21 Nov, 2014 @ 09:00
1 min read

Halloween horrors and agave agro

YOU may have noticed from the marauding gangs of hyperactive children dressed as vampires, mummies and various other members of the Undead that it was Halloween a couple of weeks ago.

I don’t usually get much trouble from ‘Trick or Treaters’.

A quick description of my lifestyle reads like something out of a horror movie, anyway: ‘A bearded loner living in a ruin in the woods on the edge of a lake, where the only access is via a two-kilometre track down the side of a mountain’ would tend to put the little buggers off.

Then there was the infamous time in London when my flatmates (who were professional chefs) decided to chocolate-coat laxatives to give out to the children. We moved flat soon afterwards…

But I ventured out on Halloween anyway, and was once again congratulated on my Uncle Fester costume. And once again had to explain that I wasn’t wearing one…

Next day, life having returned to what passes for normality and with most of the population of the village getting toasted at the local ‘Toston’, I sauntered down to the coast.

I wasn’t prepared for the fact that Christmas starts the day after Halloween. There were festive decorations everywhere. It made me wonder if they do this in the States, which could lead to an interesting Thanksgiving/Christmas crossover, where Santa delivers presents to the Pilgrim Fathers on a sled pulled by turkeys.

I decided to take a quick look around the shops for pressies for the various godchildren when I stumbled across a bullfighting board game, ‘suitable for ages 8+’… My evil twin at once imagined the reaction if you tried selling this in Islington!

It got me thinking of other unsuitable Spanish board games I could invent, such as ‘Inquisition – the game the whole family can play. Comes with thumbscrews (batteries not included)’; ‘Spanish Monopoly – Become a mayor and amass the biggest fortune through illegal building permits’; and ‘Ebola Time Crisis – Find the the cure before Fido gets it!’.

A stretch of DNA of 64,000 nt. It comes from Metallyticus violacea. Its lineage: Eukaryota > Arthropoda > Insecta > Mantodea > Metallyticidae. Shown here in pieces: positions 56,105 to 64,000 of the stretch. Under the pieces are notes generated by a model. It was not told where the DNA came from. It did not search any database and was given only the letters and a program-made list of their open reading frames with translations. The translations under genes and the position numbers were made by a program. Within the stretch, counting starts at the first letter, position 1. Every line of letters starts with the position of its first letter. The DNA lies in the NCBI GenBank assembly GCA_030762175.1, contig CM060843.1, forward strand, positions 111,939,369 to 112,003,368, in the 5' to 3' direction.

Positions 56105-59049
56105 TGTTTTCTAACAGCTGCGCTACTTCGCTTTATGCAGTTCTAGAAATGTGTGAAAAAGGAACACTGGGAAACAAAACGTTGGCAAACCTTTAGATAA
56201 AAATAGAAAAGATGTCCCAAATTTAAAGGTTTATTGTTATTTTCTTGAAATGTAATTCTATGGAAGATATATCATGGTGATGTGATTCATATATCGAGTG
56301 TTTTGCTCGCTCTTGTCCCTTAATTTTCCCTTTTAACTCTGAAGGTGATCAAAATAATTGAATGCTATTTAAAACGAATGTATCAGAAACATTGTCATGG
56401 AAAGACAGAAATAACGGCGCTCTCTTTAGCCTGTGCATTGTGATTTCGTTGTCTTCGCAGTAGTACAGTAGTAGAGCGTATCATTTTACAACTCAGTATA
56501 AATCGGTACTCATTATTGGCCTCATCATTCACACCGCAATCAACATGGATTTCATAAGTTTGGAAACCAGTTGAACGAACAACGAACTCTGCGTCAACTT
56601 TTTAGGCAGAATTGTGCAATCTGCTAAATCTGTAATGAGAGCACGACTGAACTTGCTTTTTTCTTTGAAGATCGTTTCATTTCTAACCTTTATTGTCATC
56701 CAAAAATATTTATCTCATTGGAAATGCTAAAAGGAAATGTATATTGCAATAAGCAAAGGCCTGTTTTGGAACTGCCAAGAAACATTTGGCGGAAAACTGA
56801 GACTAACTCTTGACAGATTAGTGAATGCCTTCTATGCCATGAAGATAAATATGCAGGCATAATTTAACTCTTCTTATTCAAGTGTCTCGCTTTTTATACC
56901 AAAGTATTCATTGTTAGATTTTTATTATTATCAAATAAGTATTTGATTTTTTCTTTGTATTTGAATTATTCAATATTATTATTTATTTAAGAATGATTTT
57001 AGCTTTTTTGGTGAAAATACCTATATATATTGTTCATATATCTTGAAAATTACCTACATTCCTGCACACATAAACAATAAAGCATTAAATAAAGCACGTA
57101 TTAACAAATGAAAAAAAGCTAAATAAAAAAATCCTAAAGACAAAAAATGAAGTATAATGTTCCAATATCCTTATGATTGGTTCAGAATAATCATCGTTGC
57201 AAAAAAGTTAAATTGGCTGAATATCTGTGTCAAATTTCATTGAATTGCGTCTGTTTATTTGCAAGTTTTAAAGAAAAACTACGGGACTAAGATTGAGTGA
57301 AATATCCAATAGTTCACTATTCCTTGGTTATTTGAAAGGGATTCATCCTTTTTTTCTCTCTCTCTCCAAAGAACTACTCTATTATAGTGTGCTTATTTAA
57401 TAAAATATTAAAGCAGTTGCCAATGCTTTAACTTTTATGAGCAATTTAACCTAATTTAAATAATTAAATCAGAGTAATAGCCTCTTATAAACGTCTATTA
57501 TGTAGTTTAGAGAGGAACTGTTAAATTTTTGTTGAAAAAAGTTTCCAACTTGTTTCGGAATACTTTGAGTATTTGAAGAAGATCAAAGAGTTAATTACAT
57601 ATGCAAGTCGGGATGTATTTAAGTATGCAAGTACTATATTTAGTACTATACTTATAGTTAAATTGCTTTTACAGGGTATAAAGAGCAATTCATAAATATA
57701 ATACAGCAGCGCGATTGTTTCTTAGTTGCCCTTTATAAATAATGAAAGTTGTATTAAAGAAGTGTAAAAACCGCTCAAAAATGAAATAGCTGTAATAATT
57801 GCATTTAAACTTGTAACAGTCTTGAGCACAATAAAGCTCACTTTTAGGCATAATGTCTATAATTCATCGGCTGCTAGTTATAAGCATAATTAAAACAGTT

No more Agave agro

THE big plant bit the dust last week. Thanks to Florin, the Romanian superhero who maintains the upkeep of the Casita – I’m useless at gardening, DIY and anything more challenging than changing a fuse. Florin decided the agave plant that suddenly sprang up outside the garden this summer was in danger of crashing back over the wooden fence, and had to go.

After a fair bit of pulling and pushing, the agave finally crashed to the ground, as the picture shows. Maybe it was me, but I had the sudden urge to grab one of those giant paella pans, a dozen eggs and a pack of butter and make the largest asparagus tortilla Istan has ever seen!

Giles Brown

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  1. No kb, you don’t. You laugh at people who had rocks thrown at their pets and who threatened a family walking on a public camino (not a farm). You don’t need an education, you need a course in being a human being first.

  2. I can’t help that you are naïve and belive anything you read as long as it is against Spain or Spannish people.
    I have no reason to to belive the story but I am tired of the subject and find it difficult and boring to go over again.

  3. If the person who threw a rock was English, I would have said the same thing. Therein is your case destroyed. It is not a “Spanish” thing to throw a rock at a creature. You are confused and need to thoroughly re-educate yourself about such matters.

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